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Focus: Shifting investor-state arbitration into the public spotlight

5 August 2013

In brief: In response to public interest concerns, the United Nations Commission on International Trade Law has adopted new transparency rules for treaty-based investor-state arbitrations. By mandating greater disclosure of information and permitting third parties to intervene in proceedings, the new rules represent an important shift away from the privacy and confidentiality that have been traditional hallmarks of investor-state arbitration. Partner Andrea Martignoni (view CV) , Senior Associate James Morrison and Lawyer Laura Johnston report.

How does it affect you?

  • Although having a limited impact on investor-state arbitrations arising from existing treaties, the UNCITRAL Rules on Transparency in Treaty-based Investor State Arbitrations (the transparency rules) will, where applicable, mandate an unprecedented degree of transparency in, and accessibility by, the public to these disputes.
  • Investors, states and interested third parties should be aware of the applicability of the transparency rules, including the circumstances in which information and documents from an investor-state arbitration may be disclosed to the public and third parties may intervene in those proceedings.
  • Having been agreed upon by a large number of states through the United Nations Commission on International Trade Law (UNCITRAL), the transparency rules may strengthen the growing momentum for similar future reforms by other international institutions and organisations.
  • Interested parties should remain aware of developments and consider scope for involvement in discussions for reform and related initiatives. 

Background

Privacy and confidentiality have traditionally been cited as advantages of arbitration, distinguishing it from the comparatively public process of state court litigation. In the context of investor-state arbitration, however, the exclusion of non-parties from that process and the ability to prevent information relating to the dispute from becoming public have been criticised in recent years. In particular, health, environmental and human rights groups have argued that, despite often having a legitimate interest in investor-state arbitrations, the public often has little or no knowledge of the dispute and no right to participate in the proceedings.1  

Following these criticisms, certain states and international organisations adopted transparency measures,2 and, in 2008 UNCITRAL decided to deal with the topic of transparency in treaty-based investor-state arbitration as a matter of priority.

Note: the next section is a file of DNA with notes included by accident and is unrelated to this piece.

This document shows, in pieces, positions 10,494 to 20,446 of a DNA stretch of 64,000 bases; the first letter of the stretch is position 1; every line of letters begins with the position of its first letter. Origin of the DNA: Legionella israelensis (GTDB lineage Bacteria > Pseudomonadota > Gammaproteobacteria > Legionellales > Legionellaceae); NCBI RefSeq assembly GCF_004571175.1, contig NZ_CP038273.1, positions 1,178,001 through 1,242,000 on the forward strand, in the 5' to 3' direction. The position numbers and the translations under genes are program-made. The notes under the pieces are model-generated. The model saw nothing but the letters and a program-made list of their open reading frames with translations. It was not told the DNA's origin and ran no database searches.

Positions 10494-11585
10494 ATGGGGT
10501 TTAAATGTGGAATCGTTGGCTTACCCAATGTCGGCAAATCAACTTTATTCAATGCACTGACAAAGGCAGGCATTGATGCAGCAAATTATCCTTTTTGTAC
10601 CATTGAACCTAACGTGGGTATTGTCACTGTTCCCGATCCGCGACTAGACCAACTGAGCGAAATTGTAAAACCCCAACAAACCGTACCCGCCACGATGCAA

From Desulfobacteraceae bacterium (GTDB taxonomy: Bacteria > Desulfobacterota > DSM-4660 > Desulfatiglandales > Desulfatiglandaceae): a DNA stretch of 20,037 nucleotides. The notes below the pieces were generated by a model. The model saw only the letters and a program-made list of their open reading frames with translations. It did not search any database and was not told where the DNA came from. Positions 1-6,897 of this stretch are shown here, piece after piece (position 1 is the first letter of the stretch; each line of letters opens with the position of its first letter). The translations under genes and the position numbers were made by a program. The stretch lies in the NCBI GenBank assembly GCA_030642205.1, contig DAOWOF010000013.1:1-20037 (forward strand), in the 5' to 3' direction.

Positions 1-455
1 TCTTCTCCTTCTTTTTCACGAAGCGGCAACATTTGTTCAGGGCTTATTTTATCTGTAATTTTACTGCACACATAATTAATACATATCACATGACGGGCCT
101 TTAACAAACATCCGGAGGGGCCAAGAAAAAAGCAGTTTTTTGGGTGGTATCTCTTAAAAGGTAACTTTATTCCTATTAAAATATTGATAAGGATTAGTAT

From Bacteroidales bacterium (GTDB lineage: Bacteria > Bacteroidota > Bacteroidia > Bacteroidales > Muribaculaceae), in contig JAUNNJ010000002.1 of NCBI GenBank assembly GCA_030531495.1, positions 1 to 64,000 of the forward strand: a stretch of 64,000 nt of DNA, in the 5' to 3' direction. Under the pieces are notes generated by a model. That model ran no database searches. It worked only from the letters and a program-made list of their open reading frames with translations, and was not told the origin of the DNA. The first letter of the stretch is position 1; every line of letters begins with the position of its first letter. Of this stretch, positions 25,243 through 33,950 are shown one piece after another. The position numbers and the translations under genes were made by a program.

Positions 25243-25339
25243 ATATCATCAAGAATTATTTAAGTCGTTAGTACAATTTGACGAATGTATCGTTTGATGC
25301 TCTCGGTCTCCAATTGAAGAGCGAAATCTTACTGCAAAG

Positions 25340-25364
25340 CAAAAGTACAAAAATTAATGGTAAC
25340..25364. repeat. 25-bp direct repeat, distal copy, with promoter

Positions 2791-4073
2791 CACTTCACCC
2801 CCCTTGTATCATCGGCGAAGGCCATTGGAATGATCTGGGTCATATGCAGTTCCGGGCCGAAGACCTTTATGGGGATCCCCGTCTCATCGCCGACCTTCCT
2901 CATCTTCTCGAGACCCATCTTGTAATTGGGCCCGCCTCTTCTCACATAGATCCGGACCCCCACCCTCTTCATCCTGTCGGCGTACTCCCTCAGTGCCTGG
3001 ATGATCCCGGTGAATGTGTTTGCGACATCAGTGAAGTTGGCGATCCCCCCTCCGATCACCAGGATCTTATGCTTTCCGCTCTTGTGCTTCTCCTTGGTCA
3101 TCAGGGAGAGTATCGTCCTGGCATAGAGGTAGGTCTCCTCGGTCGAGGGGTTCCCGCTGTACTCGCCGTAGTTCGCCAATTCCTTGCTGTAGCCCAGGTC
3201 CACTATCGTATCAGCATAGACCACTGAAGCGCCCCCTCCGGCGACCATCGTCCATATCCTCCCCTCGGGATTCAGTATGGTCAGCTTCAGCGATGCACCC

In 2010, the UNCITRAL Working Group on Arbitration commenced drafting the transparency rules. The working group comprised representatives of some 38 states (including Australia), as well as observers from various other international organisations.

The transparency rules will apply to investor-state arbitrations:

  • arising out of treaties concluded from 1 April 2014 that refer disputes to the UNCITRAL Arbitration Rules (unless expressly excluded);
  • where state parties to treaties existing before 1 April 2014 agree to their application, including in respect of treaties referring disputes to the UNCITRAL Arbitration Rules or other rules; or
  • by agreement of the parties to an investor-state arbitration under a treaty referring disputes to the UNCITRAL Arbitration Rules or other rules.

An amendment was also made to article 1 of the UNCITRAL Arbitration Rules (2010) to incorporate the transparency rules where applicable.

Key provisions of the transparency rules

  • Disclosure of existence of proceedings: UNCITRAL acts as the repository for all information and documents to be made public, ensuring one central point through which interested members of the public can access details of the arbitration. Under article 2, once the respondent has received a notice of arbitration, the parties are required to send a copy to UNCITRAL, which shall then promptly make information available to the public regarding the parties to the dispute, the economic sector of the dispute and the treaty under which the claim is made.